The amount of pressure exerted on the blank may be adjusted as desired and actual use of the machine has shown that distortion in burning of the mantles is greatly reduced by this method of cutting. This is due, I believe, by the compressing of the material in cutting, thus giving blanks of much more weight than formerly and also tending to give the same number of stitches on one side of the blank as on the other side. These webs are often so' drawn or stretched in drying that the stitches on one side are not even with those along the other side; and I have found that this method for compressing and cutting is of great aid in avoiding distortion and warping of the blank during burning.
One of the most important features of my invention lies in the fact that the cutting is done while the fabric is in motion. In the old types of machines for cutting such tubular fabrics, the fabric is stopped when the cutting is done, thus resulting in uneven lengths. In my case, the fabric moves continuously during the cutting and the cutting may be carried out by knives either on the pair of compressing rollers or on another pair of rollers adjacent thereto. In such case the one pair of rollers would be only plain compressing rollers and the knives would be on a second pair of rollers. In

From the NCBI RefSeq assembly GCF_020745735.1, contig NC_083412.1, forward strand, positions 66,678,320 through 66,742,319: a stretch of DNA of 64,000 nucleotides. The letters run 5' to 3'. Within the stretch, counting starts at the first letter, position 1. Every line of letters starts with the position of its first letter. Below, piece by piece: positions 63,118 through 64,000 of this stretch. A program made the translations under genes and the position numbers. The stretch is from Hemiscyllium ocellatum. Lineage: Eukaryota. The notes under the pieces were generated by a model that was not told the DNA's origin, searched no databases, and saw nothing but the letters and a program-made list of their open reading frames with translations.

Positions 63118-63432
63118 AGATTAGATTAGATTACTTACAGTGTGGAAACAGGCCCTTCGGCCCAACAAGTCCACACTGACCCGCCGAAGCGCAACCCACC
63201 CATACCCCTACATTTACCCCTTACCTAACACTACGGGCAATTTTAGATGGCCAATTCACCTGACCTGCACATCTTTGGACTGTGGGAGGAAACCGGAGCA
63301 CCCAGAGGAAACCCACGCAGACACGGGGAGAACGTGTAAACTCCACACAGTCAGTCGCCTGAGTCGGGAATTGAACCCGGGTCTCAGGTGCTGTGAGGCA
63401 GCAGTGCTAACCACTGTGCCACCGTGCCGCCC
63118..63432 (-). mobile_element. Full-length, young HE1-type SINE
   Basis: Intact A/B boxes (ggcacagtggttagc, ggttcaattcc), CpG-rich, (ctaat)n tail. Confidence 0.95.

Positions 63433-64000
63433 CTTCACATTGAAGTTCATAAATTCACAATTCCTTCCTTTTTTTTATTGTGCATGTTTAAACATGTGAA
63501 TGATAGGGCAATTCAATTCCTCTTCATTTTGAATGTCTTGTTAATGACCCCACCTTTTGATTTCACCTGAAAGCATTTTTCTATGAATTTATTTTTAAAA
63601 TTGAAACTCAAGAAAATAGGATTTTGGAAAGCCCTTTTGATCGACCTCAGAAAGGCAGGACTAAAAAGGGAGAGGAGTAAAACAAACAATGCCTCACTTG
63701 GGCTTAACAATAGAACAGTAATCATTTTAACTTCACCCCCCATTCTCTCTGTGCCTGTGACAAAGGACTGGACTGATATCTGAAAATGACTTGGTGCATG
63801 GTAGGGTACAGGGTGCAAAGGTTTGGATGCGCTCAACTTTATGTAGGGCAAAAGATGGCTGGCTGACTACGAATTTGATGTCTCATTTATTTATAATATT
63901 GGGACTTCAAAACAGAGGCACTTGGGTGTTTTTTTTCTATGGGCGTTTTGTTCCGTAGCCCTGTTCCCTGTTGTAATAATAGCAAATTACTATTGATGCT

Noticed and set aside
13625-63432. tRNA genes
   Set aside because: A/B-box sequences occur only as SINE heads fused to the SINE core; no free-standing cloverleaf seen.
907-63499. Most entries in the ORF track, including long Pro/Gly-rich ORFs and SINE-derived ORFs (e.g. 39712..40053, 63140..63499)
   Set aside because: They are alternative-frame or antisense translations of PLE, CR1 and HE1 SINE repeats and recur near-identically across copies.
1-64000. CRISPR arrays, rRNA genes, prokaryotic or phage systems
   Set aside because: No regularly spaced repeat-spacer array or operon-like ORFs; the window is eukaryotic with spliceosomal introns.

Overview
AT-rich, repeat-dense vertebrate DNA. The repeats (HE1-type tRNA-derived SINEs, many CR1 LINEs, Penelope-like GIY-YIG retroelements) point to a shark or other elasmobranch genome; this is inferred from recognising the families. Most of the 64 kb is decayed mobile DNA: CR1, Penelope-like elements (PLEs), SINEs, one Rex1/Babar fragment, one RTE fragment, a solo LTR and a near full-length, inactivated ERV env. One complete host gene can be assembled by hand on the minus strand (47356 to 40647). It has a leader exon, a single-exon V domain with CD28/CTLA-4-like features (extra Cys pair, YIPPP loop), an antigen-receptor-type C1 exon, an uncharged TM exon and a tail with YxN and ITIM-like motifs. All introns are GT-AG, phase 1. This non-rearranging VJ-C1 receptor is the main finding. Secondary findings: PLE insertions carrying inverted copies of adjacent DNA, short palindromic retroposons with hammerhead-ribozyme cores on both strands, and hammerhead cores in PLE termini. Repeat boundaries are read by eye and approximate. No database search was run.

this way lengths could be changed by ad justing different gears on the first pair of rollers and the speed of the second pair of rollers could be correspondingly changed, this second pair having only one pair of knives. This would avoid the necessity of changing rollers.
This application is a division of my application Serial No. 685,558, filed March 22,
and a holding device in the recess, said cutting member also having an interlocking engagement with the holding device between the outer and inner sides of the latter.
2. In cutting apparatus of the character set forth, thecombination with coacting rolls, one of the rolls having a recess, one Wall of which is provided with an angular socket arranged above the bottom of the recess, an angular cutting member in the recess having a corner engaged in the socket, and a holding device in the recess having an angular socket between its outer and inner sides that receives the opposite corner of the cutting member.
3. In cutting apparatus of the character set forth, the combination with coacting rolls, each having longitudinally disposed recesses in its periphery, of holding devices detachably secured in said recesses and having portions spaced apart from certain of the side walls thereof, said portions and said Walls having oppositely extending angular undercut portions, forming sockets that are substantially quadrangular in cross section, and cutting elements substantially acting rolls having coacting cutting elements, of means for yieldingly urging the rolls toward each other, said rolls being held in spaced relation during their entire rotation.
In testimony whereof, I have hereunto set Pf my hand.
SAMUEL COHN. Witnesses:
DAVID L. WooDALL, GEORGE F. D. DOYLE.
Gopie s of this patent may be obtained for five cents each, by addressing the Commissioner of Patents.
' Washington, D. C.